Build-To-Rent Multifamily Seeing a Growing Renter ClassJan 12, 2021
A lot of up-and-coming Americans are preferring to rent rather than own. In a lot of cases, this is due to an inability to purchase a home. In some, it's a lack of desire. More and more millennials don't want to be tied down and are happy to rent rather than own as long as it accompanies the proper amenities and convenience they're looking for.
This all is great for the multifamily industry. Builders and investors are seeing a steady increase in rental demand and the build-to-rent model is continually shining as a go-to investment option. These are just two factors that have lead would-be buyers to hold off on buying single family. In fact, there are many reasons bunched together that have led to this growing trend.
RCLCO Real Estate Advisors estimated that about 700,000 new single-family housing units will be built in the next decade at our current rate of development. While about 6% of new single-family homes are built specifically to be rented.
"That isn't going to be enough, considering the projected growth in demand for single-family rental units. That means that there will be a strong opportunity for developers of this kind of product in the coming decade." - Bisnow
In Q3 2020, the U.S. Census Bureau reported that 67.4% of the nation's households owned their household. While this is a little bit higher than the mid-2010s, it's far below the almost 70% ownership that existed in the mid-2000s. 35% of all U.S. rented housing units are single-family units (National Bureau of Economic Research). How many single-family homes is that? More than 12 million. Corporate ownership of these properties is becoming more common. However, a lot of them are owned by individual investors, ie. homeowners that rent out individual homes.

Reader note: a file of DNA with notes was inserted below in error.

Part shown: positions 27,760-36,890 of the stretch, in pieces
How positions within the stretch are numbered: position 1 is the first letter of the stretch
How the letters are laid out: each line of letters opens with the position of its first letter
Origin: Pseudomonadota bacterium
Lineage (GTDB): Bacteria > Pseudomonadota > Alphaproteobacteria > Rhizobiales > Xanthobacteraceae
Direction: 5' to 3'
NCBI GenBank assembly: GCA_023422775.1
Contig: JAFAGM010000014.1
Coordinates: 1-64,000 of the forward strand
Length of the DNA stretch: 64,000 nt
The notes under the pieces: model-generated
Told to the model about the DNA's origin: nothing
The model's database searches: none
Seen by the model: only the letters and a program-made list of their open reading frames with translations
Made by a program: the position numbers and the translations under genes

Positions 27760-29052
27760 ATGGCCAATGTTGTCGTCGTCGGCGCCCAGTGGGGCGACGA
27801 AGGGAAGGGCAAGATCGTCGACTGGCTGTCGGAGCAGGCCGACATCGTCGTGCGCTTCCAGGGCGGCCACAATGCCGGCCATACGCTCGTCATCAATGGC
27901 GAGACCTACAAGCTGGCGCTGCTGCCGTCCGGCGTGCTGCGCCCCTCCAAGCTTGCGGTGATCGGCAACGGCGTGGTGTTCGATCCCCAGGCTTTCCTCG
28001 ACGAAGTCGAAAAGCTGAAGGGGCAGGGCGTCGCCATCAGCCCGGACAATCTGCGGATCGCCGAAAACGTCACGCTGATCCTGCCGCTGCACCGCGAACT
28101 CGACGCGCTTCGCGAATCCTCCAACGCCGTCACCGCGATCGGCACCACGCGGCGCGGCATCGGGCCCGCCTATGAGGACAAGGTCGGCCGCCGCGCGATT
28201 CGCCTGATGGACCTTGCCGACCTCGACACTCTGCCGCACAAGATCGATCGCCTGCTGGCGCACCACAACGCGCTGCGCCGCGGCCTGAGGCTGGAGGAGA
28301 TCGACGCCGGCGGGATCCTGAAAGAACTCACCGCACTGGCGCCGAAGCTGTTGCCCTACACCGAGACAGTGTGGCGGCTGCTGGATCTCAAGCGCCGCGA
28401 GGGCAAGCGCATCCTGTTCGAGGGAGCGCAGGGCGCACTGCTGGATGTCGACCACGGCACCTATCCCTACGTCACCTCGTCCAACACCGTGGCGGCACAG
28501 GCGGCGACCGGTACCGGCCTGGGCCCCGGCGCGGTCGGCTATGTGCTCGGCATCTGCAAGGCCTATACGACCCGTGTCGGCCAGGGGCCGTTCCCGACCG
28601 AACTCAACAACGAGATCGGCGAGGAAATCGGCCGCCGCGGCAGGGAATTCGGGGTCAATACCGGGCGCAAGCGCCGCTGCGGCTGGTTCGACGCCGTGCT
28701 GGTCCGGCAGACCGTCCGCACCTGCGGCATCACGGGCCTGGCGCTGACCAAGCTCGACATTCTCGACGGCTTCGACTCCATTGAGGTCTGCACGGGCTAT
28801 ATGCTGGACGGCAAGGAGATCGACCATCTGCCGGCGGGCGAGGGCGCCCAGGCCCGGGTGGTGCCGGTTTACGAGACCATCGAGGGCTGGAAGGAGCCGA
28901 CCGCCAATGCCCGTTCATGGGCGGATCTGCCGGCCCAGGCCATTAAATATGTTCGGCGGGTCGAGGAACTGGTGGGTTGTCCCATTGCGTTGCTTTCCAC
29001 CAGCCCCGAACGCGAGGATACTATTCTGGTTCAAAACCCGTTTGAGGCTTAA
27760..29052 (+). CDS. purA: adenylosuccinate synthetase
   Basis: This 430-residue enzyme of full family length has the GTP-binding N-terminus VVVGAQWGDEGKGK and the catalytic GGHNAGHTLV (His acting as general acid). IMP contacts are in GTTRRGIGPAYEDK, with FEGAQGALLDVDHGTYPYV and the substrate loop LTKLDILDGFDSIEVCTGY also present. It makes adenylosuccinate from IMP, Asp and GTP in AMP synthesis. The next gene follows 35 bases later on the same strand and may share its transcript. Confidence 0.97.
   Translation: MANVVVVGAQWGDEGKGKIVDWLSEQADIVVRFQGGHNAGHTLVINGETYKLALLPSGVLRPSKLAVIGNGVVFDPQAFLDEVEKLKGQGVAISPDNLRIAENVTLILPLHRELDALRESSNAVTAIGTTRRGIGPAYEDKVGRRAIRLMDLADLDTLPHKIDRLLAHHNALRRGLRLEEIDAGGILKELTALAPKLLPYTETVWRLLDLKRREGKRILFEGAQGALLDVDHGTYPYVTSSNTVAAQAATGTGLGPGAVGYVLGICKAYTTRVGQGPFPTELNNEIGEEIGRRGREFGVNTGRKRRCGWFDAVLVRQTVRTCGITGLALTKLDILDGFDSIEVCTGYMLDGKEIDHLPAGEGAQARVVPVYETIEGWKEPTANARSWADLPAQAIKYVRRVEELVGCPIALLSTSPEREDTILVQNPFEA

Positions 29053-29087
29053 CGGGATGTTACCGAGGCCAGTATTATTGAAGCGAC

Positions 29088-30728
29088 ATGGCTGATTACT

Now in 2021, we're starting to see (and we have been for a few years now) a generation that has advanced in their careers and in a lot of cases can afford to buy a home but choose not to. Their families are growing and they want to live in a townhome or detached living space. They're ready to move out of that small apartment into something that is 2-3 beds, 2 baths at least. But millennials are also old enough to remember the crash a little over a decade ago. They're continually choosing to rent rather than buy.
"They saw what happened back in 2007, and they don't want to be tied down to a 30-year mortgage. They want to be mobile in their work environment, be able to get up and move. So from a millennial standpoint, a rental house that gives them space and amenities is an attractive solution. Besides, renting doesn't have a negative stigma anymore." - Bisnow
What kind of developments are trending right now?
A lot of up-and-coming developments are matching the current demand for communities built for rent rather than sale. Some of these take the form of luxury, detached or attached townhome-style units. There's a broad spectrum from duplexes to fourplexes. These communities have a focus on location near centers of work for the tenants, and either has or are near amenities.
"For-rent housing development includes what might be called "horizontal apartments. That means the unit sizes are very similar in size to traditional apartments, but they are slightly detached from one another or in the form of townhouses or duplexes. That kind of development has been around for many years." - Bisnow
Here tenants can enjoy the perks of having a community pool or clubhouse, without the time-consuming tasks of things like caring for a large yard. Whether these communities thrive long term often depend on whether the builders are willing to focus on a rental product versus a short-term sale model. As an investor, there are many benefits to owning in these types of communities. A detached 3-bedroom single-family home, for example, would rent at a similar price to a townhome in one of these communities, but is often more work to maintain, and wouldn't have the benefits of amenities like a neighborhood pool.
"We're not seeing too much of these kinds of developments in California, for example, with its impact fees and regulations. Build for rent is going to happen in places where for-sale housing development is strong as well, such as Arizona and Texas. Places with strong local economies, developer-friendly governments, and available land." - Bisnow